“When I arrived as a 1L, it was a perfect storm. Professor Ablavsky came that year. It was the first time SLS had a faculty member dedicated to teaching Federal Indian Law,” says Savannah Fletcher, JD/MS ’18, who served as NALSA co-president for the last two years and helped organize both pro-bono trips—and has gone on the class and practicum trips. “All of this has really grown the awareness of Indian country by our students and the entire community at the law school. It’s not only Native students who are studying. This has allowed NALSA and the wider law community to better serve Indian country.”
JARED CRUM, JD ’18, DESCRIBES A LARGE CONFERENCE TABLE that sits in the Yurok tribal justice center. “It comes apart into four or six pieces, but when it is put together the pieces form the Klamath River,” says Crum, who is now clerking in the Southern District of Texas in the Rio Grande Valley. “It shows you how important keeping their community together and themselves tied to their culture is to the Yurok.”
Crum joined Fletcher as co-president of NALSA last year and, like her, has taken Ablavsky’s practicum and class.
“One of the foundational principles of federal Indian law is sovereignty—that tribes retain their sovereignty, which has never been divested,” he explains. “But another foundational principle is that Congress has plenary power over Indian affairs. And sometimes these two principles can be in tension. But seeing that tension play out is something that makes the class intellectually stimulating.”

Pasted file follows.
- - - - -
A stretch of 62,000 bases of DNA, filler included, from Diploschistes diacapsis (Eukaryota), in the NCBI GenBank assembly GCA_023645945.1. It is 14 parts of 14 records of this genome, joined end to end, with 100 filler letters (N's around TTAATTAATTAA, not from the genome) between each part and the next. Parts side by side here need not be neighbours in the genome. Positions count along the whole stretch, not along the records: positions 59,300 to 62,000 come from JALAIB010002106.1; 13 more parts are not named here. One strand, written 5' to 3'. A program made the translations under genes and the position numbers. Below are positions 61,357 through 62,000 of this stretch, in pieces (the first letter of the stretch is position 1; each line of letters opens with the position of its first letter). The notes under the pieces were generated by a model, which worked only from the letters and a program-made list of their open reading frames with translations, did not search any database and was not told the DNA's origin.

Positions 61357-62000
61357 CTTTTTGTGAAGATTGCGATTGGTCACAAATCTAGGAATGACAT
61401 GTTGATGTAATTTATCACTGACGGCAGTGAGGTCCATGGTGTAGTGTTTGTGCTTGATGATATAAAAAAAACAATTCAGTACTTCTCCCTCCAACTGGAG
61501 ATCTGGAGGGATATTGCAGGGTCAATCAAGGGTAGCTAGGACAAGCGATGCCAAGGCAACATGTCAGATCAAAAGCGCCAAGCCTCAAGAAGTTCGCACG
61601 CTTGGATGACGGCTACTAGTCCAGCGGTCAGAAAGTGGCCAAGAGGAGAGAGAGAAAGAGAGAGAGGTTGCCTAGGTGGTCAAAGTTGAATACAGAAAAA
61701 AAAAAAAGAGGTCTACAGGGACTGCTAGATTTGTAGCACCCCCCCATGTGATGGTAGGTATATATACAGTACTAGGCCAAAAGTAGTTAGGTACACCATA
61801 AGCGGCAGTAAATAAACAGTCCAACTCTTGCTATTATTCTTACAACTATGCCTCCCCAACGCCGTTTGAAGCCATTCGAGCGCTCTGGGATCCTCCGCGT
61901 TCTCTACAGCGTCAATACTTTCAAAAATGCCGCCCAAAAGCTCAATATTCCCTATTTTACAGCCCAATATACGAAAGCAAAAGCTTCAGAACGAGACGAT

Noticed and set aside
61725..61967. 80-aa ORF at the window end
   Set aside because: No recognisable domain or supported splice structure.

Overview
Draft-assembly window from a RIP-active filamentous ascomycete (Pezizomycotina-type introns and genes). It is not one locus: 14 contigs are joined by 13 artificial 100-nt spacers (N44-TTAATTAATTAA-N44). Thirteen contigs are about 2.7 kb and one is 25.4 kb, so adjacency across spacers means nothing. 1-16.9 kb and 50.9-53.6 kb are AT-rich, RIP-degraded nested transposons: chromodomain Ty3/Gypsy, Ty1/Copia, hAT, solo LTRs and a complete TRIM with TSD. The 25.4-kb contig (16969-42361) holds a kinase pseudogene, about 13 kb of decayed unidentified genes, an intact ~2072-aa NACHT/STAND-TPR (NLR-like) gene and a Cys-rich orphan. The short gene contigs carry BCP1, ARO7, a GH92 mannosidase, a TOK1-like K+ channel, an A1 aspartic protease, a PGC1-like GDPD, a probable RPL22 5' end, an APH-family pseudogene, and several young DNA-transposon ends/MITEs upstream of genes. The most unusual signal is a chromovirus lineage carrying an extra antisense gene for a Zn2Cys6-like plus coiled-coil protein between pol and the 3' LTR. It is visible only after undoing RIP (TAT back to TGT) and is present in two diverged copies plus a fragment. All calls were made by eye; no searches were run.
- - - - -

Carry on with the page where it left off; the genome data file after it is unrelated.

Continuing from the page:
Having the opportunity to meet tribal leaders and the chief justice of the Yurok courts and to hear from them directly about how their judiciary functions was invaluable, he says.
“We’ve been able to see how the Yurok justice department works and meet with their chief judge and see how she holds court in a way that would be perfectly recognizable to people coming to a court-setting outside an Indian tribe, but also in ways that are specific to how the Yurok people work,” says Crum, explaining that mediation is commonly used. “She is able to impress upon people the importance of coming together and healing whatever dispute has happened, which is the way a lot of Indian tribes run their justice systems. It re-ties the community bonds at the end of the dispute so that everyone can move on and stay a cohesive, tight-knit community.”
“This is the second year that Dean Magill has been kind enough to support the Federal Indian Law class in going on the trip to the Yurok reservation,” says Fletcher. “It’s tremendously helpful to see firsthand how tribal justice plays out and how tribal government operates. Chief Judge Abby Abinanti knows the people coming into her courtroom and uses that knowledge and awareness of the community as a whole to find solutions that heal. It’s restorative justice. And we can all learn from it.”
Fletcher, who is now clerking for the Alaska Supreme Court and plans to eventually practice in tribal law, also visited the Yurok for the policy practicum.
“A big challenge in Indian country in general is that tribes struggle to tax when the state so often taxes the same things a tribe would aim to tax,” she explains. “So, the practicum was a chance to dive into the specific situations of the Yurok tribe and help to figure out how they can better support their government through taxation on their lands.”
But there was a lot to learn about the Yurok before the practicum’s work could get started.